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What has archaeology taught us about the origins of Israel?



Picture of the Merneptah Stela. Photo copyrighted.
The Merneptah Stela, now in the Cairo Museum, is probably the most analyzed ancient text outside of the Bible.

Undoubtedly, the most important mention of Israel outside the Bible is that in the Merneptah, or “Israel,” Stela. Discovered in 1896 in Merneptah's mortuary temple in Thebes by Flinders Petrie, the stela is a poetic eulogy to pharaoh Merneptah, who ruled Egypt after Rameses the Great, ca. 1212-1202 BC. Of significance to Biblical studies is a short section at the end of the poem describing a campaign to Canaan by Merneptah in the first few years of his reign, ca. 1210 BC. One line mentions Israel: “Israel is laid waste, its seed is not.” Here we have the earliest mention of Israel outside the Bible and the only mention of Israel in Egyptian records.

Since the date of the reference to Israel in the Merneptah Stela is during the time of the judges, prior to the establishment of the monarchy, it is of crucial importance to understanding Israel's formative period. For example, a popular theory among Biblical scholars today is that Israel emerged from peoples indigenous to Canaan in the mid 12th century BC. If this is true, then Biblical history and chronology prior to ca. 1150 BC would have to be jettisoned.

Proponents of the “12th century emergence theory” maintain that the Israelites did not come into Canaan from outside to conquer the land around 1400 BC, as the Bible indicates. The emergence scenario would also reject the historicity of the Wilderness Wanderings, Exodus, Egyptian Sojourn and the Patriarchal narratives. However, if Israel were an established entity in Canaan already in 1210 BC, as the Merneptah Stela implies, then the 12th century emergence theory would be refuted (Bimson 1991). If Israel was well established by the end of the 13th century, it could not have come into being in the middle of the next century.

As a result, the Merneptah Stela has been meticulously scrutinized and analyzed by scholars, perhaps more so than any text outside the Bible. They are out to determine what it “really” says, not that they would want to force any preconceived notions on the text! Michael G. Hasel, a doctoral candidate at the University of Arizona, has recently reviewed the various interpretations concerning the reference to Israel in the stela. Furthermore, he has done an in-depth linguistic study to determine, as far as possible, the intended meaning of text.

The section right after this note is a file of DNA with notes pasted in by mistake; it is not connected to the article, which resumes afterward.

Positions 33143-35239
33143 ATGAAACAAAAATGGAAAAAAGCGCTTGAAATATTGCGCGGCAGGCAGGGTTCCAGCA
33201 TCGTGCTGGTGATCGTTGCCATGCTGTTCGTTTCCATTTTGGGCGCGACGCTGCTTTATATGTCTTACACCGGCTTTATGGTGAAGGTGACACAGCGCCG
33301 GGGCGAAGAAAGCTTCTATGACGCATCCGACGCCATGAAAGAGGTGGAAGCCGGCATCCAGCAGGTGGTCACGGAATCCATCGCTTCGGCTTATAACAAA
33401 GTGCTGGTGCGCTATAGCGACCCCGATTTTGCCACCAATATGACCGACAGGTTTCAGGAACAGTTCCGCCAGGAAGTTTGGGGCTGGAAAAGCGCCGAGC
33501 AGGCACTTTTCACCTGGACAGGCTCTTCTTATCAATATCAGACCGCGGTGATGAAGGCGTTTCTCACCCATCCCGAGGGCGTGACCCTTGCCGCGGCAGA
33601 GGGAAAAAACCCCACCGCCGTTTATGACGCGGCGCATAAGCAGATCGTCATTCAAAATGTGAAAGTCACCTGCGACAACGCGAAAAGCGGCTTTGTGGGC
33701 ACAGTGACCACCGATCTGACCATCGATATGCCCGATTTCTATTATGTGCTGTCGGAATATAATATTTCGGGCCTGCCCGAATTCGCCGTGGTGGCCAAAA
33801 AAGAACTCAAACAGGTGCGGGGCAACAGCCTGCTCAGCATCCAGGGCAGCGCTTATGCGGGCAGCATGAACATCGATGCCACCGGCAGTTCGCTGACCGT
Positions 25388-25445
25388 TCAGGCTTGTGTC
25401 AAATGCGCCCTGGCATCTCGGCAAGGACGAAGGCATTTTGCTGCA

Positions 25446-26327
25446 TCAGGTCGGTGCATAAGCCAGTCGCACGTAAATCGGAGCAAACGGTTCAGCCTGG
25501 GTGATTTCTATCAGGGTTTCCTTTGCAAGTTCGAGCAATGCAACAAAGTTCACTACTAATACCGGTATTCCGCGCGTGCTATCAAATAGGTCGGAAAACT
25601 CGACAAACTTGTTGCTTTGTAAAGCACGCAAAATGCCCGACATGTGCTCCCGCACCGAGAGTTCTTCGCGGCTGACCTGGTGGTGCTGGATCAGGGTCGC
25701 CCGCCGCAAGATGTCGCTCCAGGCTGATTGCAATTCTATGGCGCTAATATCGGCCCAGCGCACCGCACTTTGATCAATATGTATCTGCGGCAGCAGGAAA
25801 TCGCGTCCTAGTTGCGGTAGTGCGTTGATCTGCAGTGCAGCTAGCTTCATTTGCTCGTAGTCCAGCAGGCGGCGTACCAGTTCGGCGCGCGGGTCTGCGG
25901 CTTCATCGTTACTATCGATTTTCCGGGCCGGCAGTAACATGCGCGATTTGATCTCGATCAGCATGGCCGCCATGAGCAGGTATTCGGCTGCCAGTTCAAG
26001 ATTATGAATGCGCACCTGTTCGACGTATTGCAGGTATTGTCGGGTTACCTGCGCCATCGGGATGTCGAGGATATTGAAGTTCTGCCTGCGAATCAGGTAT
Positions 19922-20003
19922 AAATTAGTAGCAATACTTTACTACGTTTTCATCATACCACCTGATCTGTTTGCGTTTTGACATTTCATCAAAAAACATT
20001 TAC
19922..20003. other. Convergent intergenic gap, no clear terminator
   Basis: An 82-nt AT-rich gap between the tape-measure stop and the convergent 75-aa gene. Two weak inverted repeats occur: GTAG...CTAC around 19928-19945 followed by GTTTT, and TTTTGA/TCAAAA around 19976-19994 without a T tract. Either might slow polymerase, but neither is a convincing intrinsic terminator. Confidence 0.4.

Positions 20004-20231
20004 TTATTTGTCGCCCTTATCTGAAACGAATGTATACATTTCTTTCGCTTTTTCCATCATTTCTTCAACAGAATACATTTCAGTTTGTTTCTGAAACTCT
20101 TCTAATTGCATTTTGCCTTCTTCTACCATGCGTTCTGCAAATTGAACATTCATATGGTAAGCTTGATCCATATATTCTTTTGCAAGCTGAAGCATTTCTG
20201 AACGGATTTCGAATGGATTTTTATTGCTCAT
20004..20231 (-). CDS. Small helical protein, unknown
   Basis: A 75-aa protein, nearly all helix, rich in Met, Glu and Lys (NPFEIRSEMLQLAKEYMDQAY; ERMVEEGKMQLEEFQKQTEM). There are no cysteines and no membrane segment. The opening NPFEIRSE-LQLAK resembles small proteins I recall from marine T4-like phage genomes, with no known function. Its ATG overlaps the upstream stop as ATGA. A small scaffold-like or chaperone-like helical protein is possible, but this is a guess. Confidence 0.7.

The discussion of the significance of Israel in the Merneptah stela revolves around the meaning of two words: “Israel” and “seed.” A number of possibilities have been suggested, as summarized by Hasel. Scholars have implied that the name Israel could be interpreted as Iezreel or Jezreal, the valley to the north of the country. Another idea is that the name has a descriptive meaning (“the wearers of the side lock”) and applies to the Libyans. Or, in the time of Merneptah, the name Israel was a geographic term referring to a territory corresponding to Canaan. Hasel discusses the problems associated with each of these interpretations and concludes,

Israel, identified by the determinative for people, is a socioethnic unity powerful enough to be mentioned along with major city-states that were also neutralized (1994: 51).

Turning to the meaning of the Egyptian word prt, “seed,” there are only two possibilities, “grain” or “offspring.” Based on the use of prt in other Egyptian texts, Hasel deduces that it refers to grain. Thus, the phrase “its seed is not” indicates that Israel's food supply was no longer in existence. Hasel observes,

We may perceive Israel within the context and information of the Merneptah stela to be a rural sedentary group of agriculturalists without its own urban city-state support system (1994:54).

This is exactly the picture we have of Israel from the Old Testament. Gideon lived close to the time of the Merneptah Stela, and he was a farmer living in a small village (Judges 6).

Archaeological evidence supports the fact that the Israelites were agriculturalists in the late 13th century BC. Grain storage pits were a common feature of hill country sites of this period. Teeth from a tomb dating to ca. 1200 BC excavated by the Associates for Biblical Research at Kh. Nisya indicate that the inhabitants of the site ate grain.

Hasel's study of the Merneptah Stela is extremely important. It clears up a number of misconceptions and focuses attention on the true significance of the stela. It indicates that Israel was well established in Canaan in the late 13th century BC and was a significant political force to be reckoned with. Hasel concludes,

Israel functioned as an agriculturally-based/sedentary socioethnic entity in the late 13th century B.C., one that is significant enough to be included in the military campaign against political powers in Canaan. …While the Merneptah stela does not give any indication of the actual social structure of the people of Israel, it does indicate that Israel was a significant socioethnic entity that needed to be reckoned with (1994: 54; 56, n. 12).

Scholars need to come to grips with these facts, which are entirely consistent with the Bible's description of Israel's origins.

Recommended for Further Reading

  1. Bimson, J.J. 1991 “Merenptah's Israel and recent Theories of Israelite Origins”. Journal for the Study of the Old Testament 49: 3-29.
  2. Hasel, M.G. 1994 “Israel in the Merneptah Stela”. Bulletin of the American Schools of Oriental Research 296: 45-61.

Author: Bryant G. Wood of Associates for Biblical Research.

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